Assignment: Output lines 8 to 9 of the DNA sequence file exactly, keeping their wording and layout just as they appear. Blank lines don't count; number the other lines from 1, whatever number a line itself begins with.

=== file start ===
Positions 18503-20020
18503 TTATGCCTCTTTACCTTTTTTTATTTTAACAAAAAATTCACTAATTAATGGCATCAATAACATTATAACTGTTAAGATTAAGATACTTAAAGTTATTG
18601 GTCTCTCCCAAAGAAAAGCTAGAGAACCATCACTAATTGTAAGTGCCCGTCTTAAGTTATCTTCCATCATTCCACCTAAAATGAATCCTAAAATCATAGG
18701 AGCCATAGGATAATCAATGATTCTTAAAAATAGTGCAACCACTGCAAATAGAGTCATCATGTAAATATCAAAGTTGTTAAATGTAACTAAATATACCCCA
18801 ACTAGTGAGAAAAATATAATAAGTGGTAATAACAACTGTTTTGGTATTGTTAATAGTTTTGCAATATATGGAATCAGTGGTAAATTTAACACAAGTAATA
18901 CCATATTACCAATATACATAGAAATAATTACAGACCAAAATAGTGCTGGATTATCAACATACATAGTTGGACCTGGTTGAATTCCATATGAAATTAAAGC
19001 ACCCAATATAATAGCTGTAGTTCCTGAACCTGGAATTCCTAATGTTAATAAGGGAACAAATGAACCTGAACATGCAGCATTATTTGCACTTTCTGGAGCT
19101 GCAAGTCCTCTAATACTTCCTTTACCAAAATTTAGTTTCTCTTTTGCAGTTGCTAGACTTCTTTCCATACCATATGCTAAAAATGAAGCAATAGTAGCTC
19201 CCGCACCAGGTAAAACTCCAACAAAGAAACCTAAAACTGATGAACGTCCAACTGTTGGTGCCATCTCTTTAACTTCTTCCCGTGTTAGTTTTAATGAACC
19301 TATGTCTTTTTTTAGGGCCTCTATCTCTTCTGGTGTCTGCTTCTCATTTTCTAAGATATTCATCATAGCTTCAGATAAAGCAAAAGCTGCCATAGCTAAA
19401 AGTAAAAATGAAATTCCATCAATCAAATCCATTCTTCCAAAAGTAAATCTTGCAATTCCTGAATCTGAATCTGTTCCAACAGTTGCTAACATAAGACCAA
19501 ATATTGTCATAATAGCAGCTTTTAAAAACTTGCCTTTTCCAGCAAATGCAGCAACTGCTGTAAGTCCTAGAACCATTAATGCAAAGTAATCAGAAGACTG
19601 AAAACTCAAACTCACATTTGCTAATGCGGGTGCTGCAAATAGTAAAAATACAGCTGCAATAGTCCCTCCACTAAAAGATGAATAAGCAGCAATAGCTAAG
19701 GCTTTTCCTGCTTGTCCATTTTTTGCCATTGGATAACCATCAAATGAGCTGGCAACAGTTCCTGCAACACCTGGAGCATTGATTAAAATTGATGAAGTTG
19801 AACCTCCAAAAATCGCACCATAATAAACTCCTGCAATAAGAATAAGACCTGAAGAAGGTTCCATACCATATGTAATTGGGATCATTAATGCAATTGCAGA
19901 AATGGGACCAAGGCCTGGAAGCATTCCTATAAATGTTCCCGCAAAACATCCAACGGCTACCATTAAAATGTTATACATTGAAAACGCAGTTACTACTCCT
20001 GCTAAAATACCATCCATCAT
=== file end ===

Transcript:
19101 GCAAGTCCTCTAATACTTCCTTTACCAAAATTTAGTTTCTCTTTTGCAGTTGCTAGACTTCTTTCCATACCATATGCTAAAAATGAAGCAATAGTAGCTC
19201 CCGCACCAGGTAAAACTCCAACAAAGAAACCTAAAACTGATGAACGTCCAACTGTTGGTGCCATCTCTTTAACTTCTTCCCGTGTTAGTTTTAATGAACC